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European Parliament calls on Council to become more transparent

On 17 January 2019 the European Parliament adopted a resolution demanding the Council of the European Union (Council) to become more democratic, transparent and accountable to the European public. The resolution, that was adopted with a big majority (479 for and 18 against), calls attention to the fact that there are “two components of the European legislature”. On the one hand there is the European Parliament, which is the “institution directly representing the citizens”, and on the other hand there is the Council of the European Union “representing the Member States”.

The resolution “demands that the Council as one of the two components of the European legislature, align its working methods with the standards of a parliamentary and participatory democracy as required under the Treaties, rather than acting like a diplomatic forum, which is not its intended function.”

The Council should be an open parliamentary body

The resolution refers to an inquiry made by the European Ombudsman Emily O’Reilly from 2017-2018, which strongly criticizes the lack of transparency in the discussions of the national governments representatives.

European Ombudsman Emily O’Reilly.  © European Union

If the Council doesn’t open up then “the ‘blame Brussels’ culture will continue”, Ms O’Reilly points out in her inquiry. In a speech on Friday January 18th, Ms O’Reilly commented on the adopted resolution that “it would be unthinkable at national level for ministers not to tell citizens their positions on national legislation, however this is essentially what happens when the same ministers meet to decide on EU legislation.”

The issue of transparency in the EU in general and in the Council in particular is often debated. Recently there was a report published on behalf of the European Parliament discussing the parliamentary nature of the Council. The report with the title “The Council of the EU: from the Congress of Ambassadors to a genuine Parliamentary Chamber?” can be found here .

Furthermore, as raised by Democracy International among others, on 31 January 2019 there will be another transparency vote in the European Parliament on a proposed amendment to the Parliament’s Rules of Procedure. If passed the amendment will require MEPs in special positions to make their meetings with lobbyists public. Due especially to the current lack of transparency in the Council the blame of a democratic deficit in the EU often unjustly falls on the European Parliament and its elected representatives rather than on the member states governments who are primarily responsible for holding back democratic development in the EU.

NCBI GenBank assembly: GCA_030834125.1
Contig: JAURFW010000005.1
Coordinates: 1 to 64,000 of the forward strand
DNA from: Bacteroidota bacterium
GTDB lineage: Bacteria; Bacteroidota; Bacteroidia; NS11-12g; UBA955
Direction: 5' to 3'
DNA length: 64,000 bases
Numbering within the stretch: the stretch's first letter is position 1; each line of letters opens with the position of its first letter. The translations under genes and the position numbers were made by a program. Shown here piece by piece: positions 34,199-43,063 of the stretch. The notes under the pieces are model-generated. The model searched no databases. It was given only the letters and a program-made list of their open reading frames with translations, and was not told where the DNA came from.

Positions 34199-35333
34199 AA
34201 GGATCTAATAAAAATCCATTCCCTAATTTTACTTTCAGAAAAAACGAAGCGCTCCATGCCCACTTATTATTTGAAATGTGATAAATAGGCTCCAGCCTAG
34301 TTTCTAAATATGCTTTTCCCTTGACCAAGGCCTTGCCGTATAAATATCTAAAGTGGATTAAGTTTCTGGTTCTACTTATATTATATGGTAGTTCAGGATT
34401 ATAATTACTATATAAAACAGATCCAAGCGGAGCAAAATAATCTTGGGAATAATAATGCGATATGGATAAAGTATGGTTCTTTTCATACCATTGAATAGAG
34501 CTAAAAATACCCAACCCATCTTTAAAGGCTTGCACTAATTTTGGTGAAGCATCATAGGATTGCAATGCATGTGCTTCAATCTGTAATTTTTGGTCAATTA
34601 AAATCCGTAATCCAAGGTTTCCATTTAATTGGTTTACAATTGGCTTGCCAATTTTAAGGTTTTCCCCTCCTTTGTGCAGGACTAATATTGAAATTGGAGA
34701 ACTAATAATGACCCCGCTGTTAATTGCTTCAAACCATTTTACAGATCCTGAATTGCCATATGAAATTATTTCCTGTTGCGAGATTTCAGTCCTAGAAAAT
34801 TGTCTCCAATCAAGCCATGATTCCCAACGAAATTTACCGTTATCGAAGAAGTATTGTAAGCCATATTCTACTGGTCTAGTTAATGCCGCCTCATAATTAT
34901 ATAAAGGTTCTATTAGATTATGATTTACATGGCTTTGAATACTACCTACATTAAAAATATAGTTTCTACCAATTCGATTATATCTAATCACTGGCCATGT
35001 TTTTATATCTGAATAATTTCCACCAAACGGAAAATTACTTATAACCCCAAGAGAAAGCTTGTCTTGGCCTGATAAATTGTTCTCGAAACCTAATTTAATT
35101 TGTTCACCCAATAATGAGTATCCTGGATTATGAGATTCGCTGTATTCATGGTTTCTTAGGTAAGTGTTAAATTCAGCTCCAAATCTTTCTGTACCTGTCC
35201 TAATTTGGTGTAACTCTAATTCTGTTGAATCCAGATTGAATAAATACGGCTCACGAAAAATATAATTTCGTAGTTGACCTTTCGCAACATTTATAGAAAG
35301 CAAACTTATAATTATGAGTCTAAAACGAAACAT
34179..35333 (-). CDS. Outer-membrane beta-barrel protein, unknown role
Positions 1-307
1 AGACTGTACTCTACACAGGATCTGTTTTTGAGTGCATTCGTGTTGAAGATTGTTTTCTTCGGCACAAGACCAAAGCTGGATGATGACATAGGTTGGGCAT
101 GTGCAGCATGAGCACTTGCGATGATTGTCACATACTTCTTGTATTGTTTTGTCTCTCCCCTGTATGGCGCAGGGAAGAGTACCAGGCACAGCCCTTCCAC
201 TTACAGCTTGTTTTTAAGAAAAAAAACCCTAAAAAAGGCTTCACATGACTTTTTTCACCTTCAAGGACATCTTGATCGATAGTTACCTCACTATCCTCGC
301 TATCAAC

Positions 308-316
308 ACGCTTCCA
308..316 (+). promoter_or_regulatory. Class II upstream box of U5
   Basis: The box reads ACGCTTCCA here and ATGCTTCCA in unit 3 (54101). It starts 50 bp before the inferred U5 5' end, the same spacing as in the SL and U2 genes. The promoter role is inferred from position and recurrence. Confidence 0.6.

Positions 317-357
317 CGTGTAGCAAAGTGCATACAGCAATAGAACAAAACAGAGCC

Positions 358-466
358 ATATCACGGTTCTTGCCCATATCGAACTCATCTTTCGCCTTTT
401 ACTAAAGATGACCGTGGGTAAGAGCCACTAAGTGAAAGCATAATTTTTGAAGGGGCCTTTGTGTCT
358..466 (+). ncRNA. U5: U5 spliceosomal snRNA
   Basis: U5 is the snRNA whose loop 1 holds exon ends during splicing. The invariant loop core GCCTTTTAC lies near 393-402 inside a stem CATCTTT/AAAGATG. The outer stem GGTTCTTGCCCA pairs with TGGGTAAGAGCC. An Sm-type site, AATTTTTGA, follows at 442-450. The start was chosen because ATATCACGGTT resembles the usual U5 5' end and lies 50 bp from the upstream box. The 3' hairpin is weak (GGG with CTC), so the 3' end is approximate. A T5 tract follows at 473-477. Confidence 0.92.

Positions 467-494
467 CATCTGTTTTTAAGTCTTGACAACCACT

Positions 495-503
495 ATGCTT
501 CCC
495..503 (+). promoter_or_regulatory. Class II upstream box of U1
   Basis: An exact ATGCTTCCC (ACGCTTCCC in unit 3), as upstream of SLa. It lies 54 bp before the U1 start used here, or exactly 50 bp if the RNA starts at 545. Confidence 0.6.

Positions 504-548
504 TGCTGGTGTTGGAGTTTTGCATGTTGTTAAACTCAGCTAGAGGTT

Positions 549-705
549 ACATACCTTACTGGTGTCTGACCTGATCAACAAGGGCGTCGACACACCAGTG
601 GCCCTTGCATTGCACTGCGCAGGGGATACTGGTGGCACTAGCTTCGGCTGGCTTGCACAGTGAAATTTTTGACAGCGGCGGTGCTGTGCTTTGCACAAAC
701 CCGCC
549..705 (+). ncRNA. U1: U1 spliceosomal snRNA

The Council debates behind closed doors

In a speech in the European Parliament on 17 January 2019, MEP Jo Leinen argues that this very body is actually one of the most open parliaments in the world, allowing the citizens to follow all debates through web streaming. In the Council, on the other hand, the debates of the ministers of the Member States, are held in secret “behind closed doors”. How is the European Union to become a role model for democratic governance, within and outside of the union, if one of its legislative chambers operates with such secrecy?, Mr Leinen argued.

Member of European Parliament, Jo Leinen. Image from Mr Leinen’s Facebook page.

Towards a World Parliament 

In the book A World Parliament: Governance and Democracy in the 21st Century, the authors Jo Leinen and Andreas Bummel make the point that the elected parliament is at the core of democratic governance. Just as the European Parliament is the watchdog for democratic development within the European Union, a democratic World Parliament would be the key to a more democratic world order. Important intergovernmental negotiations, for instance, are also often held behind closed doors and more transparency is needed.

A first pragmatic step could be taken through the establishment of a United Nations Parliamentary Assembly (UNPA). A UNPA would complement the existing international institutions that represent national governments, and would for the first time allow for citizens representation and formal participation of parliamentarians in the United Nations and in global decision making processes. In July 2018 the European Parliament adopted a resolution recommending the Council of the European Union to take steps towards the creation of a UNPA. The question remains if the national governments of Europe are willing to take the lead for democracy in the 21st Century.

Image: A plenary vote of the European Parliament on 15 January 2019, © European Union 2019 – Source: EP

Petter Ölmunger
Petter is chair of Democracy Without Borders Sweden